Task Force (IETF).  Note that other groups may also distribute




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   working documents as Internet-Drafts.  The list of current Internet-
   Drafts is at https://datatracker.ietf.org/drafts/current/.

   Internet-Drafts are draft documents valid for a maximum of six months
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   This Internet-Draft will expire on September 12, 2019.

Copyright Notice

   Copyright (c) 2019 IETF Trust and the persons identified as the
   document authors.  All rights reserved.

   This document is subject to BCP 78 and the IETF Trust's Legal
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   described in the Simplified BSD License.

Table of Contents

   1.  Introduction  . . . . . . . . . . . . . . . . . . . . . . . .   2
   2.  IP compatible multipath framework based on MP-DCCP  . . . . .   3
   3.  Application and placement . . . . . . . . . . . . . . . . . .   5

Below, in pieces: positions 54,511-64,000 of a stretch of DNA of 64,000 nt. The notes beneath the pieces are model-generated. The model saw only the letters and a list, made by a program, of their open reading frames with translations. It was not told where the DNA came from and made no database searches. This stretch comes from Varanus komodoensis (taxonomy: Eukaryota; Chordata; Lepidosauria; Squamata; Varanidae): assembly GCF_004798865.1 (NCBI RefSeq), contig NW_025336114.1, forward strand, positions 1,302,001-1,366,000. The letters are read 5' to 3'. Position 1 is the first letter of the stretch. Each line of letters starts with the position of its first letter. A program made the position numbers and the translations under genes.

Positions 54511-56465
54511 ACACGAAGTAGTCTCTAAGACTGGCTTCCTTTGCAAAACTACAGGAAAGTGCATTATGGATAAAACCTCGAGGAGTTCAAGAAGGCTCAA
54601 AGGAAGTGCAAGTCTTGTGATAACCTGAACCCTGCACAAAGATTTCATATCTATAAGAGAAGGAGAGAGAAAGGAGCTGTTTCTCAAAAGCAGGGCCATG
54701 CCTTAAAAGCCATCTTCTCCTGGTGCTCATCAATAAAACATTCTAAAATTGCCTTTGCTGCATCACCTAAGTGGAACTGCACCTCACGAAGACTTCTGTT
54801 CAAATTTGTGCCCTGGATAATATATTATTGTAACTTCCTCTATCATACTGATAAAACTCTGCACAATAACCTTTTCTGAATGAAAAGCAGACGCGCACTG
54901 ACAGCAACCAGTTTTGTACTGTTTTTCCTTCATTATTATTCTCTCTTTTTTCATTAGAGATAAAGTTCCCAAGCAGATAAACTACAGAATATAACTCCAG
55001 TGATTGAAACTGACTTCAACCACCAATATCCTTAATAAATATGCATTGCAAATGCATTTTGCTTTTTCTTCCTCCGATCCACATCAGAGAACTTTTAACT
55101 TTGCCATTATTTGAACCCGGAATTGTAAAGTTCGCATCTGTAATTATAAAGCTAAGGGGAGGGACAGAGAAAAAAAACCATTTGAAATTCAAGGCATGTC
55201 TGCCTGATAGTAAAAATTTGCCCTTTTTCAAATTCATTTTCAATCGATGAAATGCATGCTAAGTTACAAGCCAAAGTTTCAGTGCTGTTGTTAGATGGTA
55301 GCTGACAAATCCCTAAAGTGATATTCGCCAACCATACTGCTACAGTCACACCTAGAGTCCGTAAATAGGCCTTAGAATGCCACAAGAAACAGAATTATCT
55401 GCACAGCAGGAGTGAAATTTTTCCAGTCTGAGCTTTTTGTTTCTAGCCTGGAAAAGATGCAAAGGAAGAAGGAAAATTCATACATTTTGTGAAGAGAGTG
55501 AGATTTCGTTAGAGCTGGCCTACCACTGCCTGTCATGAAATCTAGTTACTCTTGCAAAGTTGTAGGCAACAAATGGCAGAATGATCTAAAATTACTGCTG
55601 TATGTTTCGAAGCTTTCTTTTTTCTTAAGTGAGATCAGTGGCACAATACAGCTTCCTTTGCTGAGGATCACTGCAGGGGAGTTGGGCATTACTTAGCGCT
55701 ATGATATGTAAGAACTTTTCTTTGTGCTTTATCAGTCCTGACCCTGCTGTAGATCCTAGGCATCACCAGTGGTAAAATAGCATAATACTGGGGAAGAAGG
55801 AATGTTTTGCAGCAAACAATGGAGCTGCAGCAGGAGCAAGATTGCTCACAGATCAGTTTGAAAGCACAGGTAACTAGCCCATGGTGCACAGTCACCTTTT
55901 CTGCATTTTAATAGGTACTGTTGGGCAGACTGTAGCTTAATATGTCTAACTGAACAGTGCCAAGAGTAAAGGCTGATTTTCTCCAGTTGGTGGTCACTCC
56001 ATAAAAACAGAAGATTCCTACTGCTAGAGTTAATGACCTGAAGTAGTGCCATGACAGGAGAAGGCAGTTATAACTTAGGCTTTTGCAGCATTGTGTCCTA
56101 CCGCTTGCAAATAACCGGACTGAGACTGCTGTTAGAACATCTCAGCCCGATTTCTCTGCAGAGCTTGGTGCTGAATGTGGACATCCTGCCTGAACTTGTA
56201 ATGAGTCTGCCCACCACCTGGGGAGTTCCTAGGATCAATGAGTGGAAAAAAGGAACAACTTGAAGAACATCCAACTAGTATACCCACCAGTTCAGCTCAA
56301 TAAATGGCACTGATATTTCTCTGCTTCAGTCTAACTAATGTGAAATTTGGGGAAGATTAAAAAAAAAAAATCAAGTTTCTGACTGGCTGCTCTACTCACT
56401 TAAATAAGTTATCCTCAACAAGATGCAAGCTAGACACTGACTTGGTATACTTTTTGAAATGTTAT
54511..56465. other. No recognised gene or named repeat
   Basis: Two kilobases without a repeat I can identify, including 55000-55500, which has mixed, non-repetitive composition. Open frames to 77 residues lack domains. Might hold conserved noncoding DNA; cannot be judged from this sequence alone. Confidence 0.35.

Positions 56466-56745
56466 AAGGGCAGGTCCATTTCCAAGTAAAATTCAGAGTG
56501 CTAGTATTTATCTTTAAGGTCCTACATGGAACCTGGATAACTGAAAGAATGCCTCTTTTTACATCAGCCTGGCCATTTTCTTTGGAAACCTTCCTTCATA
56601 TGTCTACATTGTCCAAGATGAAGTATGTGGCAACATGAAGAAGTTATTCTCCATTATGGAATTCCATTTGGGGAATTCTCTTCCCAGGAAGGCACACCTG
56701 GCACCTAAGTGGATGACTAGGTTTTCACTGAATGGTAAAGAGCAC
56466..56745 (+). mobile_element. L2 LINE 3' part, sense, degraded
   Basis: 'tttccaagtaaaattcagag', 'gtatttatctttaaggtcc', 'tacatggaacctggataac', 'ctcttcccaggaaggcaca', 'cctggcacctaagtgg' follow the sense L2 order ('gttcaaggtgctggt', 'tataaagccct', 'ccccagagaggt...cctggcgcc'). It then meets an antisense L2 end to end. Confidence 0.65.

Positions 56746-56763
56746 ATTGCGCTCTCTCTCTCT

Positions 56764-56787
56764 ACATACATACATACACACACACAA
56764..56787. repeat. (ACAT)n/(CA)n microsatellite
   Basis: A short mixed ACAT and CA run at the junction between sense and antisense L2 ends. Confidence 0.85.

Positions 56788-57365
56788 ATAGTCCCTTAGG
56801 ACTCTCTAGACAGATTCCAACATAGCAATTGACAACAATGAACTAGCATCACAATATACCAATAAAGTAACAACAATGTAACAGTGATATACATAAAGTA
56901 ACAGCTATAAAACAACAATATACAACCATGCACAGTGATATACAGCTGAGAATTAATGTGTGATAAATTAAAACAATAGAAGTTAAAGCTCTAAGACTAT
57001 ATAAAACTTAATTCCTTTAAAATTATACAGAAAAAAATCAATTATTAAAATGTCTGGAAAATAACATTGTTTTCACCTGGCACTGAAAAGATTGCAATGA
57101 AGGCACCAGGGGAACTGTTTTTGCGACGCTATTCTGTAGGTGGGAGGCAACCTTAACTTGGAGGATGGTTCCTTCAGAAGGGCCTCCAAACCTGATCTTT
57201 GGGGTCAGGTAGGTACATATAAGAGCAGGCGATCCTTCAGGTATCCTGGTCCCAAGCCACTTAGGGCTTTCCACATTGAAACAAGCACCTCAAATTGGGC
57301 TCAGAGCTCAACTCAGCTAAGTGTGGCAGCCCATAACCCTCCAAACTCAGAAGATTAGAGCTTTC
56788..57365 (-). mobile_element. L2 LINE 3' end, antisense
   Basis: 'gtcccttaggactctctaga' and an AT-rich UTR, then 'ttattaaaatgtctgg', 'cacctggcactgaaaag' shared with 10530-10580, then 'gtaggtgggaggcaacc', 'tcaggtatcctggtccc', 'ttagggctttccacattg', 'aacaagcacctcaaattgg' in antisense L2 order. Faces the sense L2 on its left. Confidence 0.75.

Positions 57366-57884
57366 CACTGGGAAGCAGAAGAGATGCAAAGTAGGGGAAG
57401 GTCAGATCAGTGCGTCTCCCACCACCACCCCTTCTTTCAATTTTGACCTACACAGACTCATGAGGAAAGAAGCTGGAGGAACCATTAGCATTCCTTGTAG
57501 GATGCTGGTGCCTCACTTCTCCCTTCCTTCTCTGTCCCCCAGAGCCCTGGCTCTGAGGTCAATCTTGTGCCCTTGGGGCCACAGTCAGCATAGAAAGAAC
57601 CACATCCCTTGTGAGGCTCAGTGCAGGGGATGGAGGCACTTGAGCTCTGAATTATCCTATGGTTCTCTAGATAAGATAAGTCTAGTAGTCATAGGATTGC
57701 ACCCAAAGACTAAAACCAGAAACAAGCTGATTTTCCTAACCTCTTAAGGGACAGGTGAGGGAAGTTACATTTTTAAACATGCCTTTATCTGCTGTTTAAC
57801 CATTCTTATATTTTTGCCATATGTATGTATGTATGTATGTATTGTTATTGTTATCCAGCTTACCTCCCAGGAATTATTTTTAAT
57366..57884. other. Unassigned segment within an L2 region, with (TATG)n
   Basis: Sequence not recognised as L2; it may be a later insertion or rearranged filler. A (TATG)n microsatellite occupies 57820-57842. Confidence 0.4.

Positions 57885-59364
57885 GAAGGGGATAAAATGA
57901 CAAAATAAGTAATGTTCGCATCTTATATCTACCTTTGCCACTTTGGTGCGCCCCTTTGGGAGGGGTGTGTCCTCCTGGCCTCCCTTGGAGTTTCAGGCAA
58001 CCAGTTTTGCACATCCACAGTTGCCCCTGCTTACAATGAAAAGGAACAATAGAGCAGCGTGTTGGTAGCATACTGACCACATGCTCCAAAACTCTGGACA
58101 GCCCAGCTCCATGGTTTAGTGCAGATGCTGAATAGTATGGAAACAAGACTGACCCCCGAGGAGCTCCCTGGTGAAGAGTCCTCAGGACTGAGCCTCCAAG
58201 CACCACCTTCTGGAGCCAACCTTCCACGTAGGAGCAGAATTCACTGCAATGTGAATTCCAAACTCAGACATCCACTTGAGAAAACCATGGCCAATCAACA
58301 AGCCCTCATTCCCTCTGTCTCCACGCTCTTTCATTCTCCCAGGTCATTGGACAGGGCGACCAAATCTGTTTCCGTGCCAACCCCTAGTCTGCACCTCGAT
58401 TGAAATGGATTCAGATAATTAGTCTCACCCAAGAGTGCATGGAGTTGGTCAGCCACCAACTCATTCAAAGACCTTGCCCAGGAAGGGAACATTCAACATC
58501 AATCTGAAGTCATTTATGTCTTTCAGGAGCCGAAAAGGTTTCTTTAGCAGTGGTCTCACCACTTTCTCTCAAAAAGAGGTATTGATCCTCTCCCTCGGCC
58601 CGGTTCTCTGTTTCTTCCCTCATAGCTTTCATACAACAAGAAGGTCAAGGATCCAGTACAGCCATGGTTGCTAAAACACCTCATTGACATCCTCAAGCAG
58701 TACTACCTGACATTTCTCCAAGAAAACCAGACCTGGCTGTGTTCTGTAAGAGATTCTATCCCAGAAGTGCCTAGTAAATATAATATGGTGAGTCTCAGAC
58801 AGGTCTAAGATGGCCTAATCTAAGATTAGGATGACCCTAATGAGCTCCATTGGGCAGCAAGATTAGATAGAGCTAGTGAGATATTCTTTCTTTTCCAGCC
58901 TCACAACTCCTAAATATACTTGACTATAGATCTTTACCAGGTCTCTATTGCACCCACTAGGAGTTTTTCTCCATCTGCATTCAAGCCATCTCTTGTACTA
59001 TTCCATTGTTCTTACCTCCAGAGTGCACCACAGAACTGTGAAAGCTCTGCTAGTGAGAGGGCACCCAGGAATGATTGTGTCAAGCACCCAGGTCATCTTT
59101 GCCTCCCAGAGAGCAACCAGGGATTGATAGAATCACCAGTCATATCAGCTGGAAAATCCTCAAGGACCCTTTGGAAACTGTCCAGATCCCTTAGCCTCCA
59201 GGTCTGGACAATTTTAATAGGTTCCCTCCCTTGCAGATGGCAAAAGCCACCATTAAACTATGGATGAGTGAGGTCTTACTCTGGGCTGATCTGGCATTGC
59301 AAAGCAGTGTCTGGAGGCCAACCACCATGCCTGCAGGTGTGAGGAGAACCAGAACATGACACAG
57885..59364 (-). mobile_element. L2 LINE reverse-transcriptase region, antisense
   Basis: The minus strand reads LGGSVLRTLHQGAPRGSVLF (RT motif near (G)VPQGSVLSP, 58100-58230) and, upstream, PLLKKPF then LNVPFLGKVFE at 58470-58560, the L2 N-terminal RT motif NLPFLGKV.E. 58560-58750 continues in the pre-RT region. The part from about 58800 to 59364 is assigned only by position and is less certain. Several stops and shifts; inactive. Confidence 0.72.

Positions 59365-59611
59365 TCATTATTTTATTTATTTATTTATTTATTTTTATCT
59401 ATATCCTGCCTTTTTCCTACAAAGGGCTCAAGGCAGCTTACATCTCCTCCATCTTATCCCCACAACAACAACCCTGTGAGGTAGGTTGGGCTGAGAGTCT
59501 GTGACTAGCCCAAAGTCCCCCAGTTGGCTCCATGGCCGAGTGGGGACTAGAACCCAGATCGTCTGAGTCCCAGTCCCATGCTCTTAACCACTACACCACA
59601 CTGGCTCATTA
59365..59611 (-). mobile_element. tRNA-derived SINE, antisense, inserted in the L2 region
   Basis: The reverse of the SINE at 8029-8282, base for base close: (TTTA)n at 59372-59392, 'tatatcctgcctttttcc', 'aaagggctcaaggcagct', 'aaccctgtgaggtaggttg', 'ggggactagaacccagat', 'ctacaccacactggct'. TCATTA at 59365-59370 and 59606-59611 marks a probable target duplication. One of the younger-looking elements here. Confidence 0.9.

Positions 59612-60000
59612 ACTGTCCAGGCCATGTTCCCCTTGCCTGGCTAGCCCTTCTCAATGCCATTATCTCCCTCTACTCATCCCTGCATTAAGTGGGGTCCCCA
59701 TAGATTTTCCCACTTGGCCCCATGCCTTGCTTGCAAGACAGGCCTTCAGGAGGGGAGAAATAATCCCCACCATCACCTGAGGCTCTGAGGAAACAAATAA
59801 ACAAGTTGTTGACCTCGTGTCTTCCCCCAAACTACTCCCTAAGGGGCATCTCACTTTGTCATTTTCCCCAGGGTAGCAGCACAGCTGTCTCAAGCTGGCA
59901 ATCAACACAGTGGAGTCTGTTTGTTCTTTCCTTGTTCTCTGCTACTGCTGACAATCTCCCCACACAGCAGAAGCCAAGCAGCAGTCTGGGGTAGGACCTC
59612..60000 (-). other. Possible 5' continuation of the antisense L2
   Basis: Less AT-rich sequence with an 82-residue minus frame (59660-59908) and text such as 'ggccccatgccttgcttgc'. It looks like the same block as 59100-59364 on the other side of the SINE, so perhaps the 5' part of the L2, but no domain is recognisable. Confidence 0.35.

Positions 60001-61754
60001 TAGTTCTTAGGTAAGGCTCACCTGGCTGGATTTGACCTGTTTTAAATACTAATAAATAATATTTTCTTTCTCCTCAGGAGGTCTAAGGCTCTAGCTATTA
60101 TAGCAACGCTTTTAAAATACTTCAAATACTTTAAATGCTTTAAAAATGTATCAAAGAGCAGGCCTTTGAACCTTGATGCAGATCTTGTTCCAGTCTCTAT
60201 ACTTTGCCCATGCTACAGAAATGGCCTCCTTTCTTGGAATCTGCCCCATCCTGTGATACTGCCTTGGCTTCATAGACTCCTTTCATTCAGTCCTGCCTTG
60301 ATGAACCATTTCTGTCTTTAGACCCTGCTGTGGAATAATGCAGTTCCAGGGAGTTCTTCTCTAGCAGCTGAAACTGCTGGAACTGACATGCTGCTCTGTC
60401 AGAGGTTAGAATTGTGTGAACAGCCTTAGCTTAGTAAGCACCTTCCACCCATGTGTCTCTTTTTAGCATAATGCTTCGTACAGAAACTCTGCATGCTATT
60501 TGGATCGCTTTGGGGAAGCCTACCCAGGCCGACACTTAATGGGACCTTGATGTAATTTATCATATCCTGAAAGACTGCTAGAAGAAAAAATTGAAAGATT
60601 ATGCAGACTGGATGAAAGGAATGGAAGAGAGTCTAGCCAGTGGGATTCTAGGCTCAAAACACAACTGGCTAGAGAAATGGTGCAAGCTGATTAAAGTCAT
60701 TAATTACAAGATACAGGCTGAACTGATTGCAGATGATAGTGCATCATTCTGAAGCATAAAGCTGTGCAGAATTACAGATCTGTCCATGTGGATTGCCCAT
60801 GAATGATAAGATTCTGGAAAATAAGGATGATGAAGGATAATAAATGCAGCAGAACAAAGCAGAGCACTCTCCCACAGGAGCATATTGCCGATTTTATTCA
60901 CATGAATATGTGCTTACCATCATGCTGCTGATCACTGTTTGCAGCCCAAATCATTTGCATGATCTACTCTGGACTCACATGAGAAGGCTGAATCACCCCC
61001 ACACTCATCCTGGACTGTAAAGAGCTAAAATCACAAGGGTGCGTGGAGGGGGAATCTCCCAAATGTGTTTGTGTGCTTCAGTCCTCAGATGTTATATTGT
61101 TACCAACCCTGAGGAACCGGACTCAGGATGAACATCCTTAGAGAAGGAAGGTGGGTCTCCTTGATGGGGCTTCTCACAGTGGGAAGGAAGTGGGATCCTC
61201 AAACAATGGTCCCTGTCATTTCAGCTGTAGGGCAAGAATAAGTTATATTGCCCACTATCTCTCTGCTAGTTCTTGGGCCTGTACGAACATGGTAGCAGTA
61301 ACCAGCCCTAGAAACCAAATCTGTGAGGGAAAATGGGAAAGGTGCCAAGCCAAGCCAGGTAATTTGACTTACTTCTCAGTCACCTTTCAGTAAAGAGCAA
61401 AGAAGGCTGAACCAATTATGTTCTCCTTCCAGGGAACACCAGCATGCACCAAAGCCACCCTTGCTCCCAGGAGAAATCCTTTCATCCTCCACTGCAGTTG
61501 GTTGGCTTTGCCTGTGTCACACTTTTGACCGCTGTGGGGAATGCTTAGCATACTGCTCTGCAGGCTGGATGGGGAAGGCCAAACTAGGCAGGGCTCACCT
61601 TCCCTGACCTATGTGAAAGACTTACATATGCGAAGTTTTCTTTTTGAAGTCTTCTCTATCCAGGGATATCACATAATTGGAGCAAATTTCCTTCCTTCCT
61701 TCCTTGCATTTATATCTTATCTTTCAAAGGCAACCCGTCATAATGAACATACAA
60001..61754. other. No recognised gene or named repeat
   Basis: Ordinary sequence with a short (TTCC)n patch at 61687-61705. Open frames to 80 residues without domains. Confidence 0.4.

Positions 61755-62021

4.  Conclusion  . . . . . . . . . . . . . . . . . . . . . . . . .   6
   5.  Security Considerations . . . . . . . . . . . . . . . . . . .   6
   6.  Acknowledgments . . . . . . . . . . . . . . . . . . . . . . .   6
   7.  Informative References  . . . . . . . . . . . . . . . . . . .   6
   Authors' Addresses  . . . . . . . . . . . . . . . . . . . . . . .   7

1.  Introduction

   Multi-connectivity access networks are evolving.  Ongoing
   standardization at 3GPP for 5G mobile networks [3GPP, TR 23.793] or
   the so called Hybrid Access networks [draft-lhwxz-hybrid-access-
   network-architecture, draft-muley-network-based-bonding-hybrid-
   access] already provides or will provide in the near future the
   ability for multi-connectivity to a broad mass.  A superior
   resilience against network outages, higher capacities and network
   cost optimizations are only some of the reasons why it make sense to
   introduce multi-connectivity.  Since the multi-connectivity
   architectures are almost mature, it requires network protocols



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   providing the technology to exploit multi-connectivity.  In the
   simplest case, multi-connectivity means load-balancing, distributing
   individual flows over multiple paths to distribute the load.
   However, this has no effect on resilience or capacity gain on those
   load balanced individual flows.  More complex are those scenarios
   where an individual flow can be seamlessly shifted between multiple
   paths or can even aggregate those paths for leveraging the sum